Journal of Molecular Endocrinology 09/2012; 49(3). DOI:10.1530/JME-12-0097 · 3.08 Impact Factor
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    • "Each of these forms is encoded by a separate gene (ESR1 and ESR2, respectively). Hormone-activated estrogen receptors form dimers and since the two forms are coexpressed in many cell types, the receptors may form ERα (αα) or ERβ (ββ) homodimers or ERαβ (αβ) heterodimers (Li X et al. 2004) [1] Estrogen receptor alpha and beta show significant overall sequence homology and both are composed of five domains. "
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    • "The ERE-tk81-luc, constructed by inserting the fragment of the herpes simplex thymidine kinase promoter and two copies of the vitellogenin estrogen response element (ERE) into pA3luc was a gift from Dr. Larry Jameson [22], expression vetors for ERα was received from Dr. Pierre Chambon [23]. The hERβ expression vector was kindly provided by Dr. Mesut Muyan [24]. "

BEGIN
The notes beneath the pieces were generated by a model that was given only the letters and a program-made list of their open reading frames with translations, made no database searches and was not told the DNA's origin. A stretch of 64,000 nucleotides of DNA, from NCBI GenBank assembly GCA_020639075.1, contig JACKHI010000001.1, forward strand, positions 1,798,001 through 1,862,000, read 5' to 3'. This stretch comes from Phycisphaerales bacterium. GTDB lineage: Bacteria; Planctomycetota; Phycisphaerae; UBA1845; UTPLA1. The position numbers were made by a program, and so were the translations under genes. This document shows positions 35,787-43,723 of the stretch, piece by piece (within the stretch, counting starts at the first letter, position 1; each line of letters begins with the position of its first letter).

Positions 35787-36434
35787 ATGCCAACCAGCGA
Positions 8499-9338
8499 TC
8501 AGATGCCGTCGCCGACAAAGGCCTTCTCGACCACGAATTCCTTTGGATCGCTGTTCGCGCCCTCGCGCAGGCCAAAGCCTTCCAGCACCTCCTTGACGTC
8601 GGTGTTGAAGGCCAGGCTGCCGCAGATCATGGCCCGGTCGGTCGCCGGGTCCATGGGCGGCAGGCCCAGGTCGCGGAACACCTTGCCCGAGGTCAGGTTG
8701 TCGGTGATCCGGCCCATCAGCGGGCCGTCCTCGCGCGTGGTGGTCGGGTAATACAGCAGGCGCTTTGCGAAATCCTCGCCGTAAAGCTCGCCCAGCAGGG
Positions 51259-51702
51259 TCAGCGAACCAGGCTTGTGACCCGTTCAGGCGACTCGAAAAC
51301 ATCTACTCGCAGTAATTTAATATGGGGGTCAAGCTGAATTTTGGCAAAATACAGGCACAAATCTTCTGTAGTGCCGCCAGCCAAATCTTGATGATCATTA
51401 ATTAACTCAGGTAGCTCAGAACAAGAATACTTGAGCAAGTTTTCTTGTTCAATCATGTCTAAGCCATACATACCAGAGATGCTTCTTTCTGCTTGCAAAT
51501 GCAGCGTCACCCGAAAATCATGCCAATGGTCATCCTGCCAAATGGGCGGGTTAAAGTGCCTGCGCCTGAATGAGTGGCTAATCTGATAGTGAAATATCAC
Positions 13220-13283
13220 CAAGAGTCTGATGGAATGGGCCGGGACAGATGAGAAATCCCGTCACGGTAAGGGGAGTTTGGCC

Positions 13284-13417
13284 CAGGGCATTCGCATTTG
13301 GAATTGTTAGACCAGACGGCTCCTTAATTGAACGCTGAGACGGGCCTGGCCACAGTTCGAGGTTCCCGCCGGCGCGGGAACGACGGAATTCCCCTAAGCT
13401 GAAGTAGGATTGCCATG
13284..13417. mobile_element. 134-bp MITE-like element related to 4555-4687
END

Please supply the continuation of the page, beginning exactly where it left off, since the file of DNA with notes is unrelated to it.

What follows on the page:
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    ABSTRACT: Ginseng has been used as a traditional medicine for treatment of many diseases and for general health maintenance in people of all ages. Ginseng is also used to ameliorate menopausal systems. We investigated the estrogenic activity of Korean red ginseng (KRG) in a transient transfection system, using estrogen receptor (ER) and estrogen-responsive luciferase plasmids in MCF-7 cells. The extract activated both ERα and ERβ. KRG modulated the mRNA levels of estrogen-responsive genes such as pS2 and ESR1 and decreased the protein level of ERα. In order to examine in vivo estrogenic activity of KRG, sixteen female Sprague-Dawley rats separated into four groups were studied for nine weeks: non-ovariectomized (OVX) rats treated with olive oil, OVX rats treated with olive oil, OVX rats treated with 17-β-estradiol (E2) in olive oil, and OVX rats treated with KRG extract in olive oil. The experiments were repeated for three times and the data of twelve rats were combined. Body weight of OVX rats was greater than that of sham-operated control rats and was decreased by E2 treatment. Uterine weight increased after E2 treatment compared to OVX rats. However, no difference in body or uterine weight was observed with KRG intake. KRG induced reductions in total cholesterol, low density lipoprotein cholesterol/total cholesterol, high density lipoprotein cholesterol/total cholesterol, and low density lipoprotein cholesterol/high density lipoprotein cholesterol, but not to the same degree as did E2 intake. These results show that KRG does contain estrogenic activity as manifested by in vitro study but the activity is not strong enough to elicit physiological responses.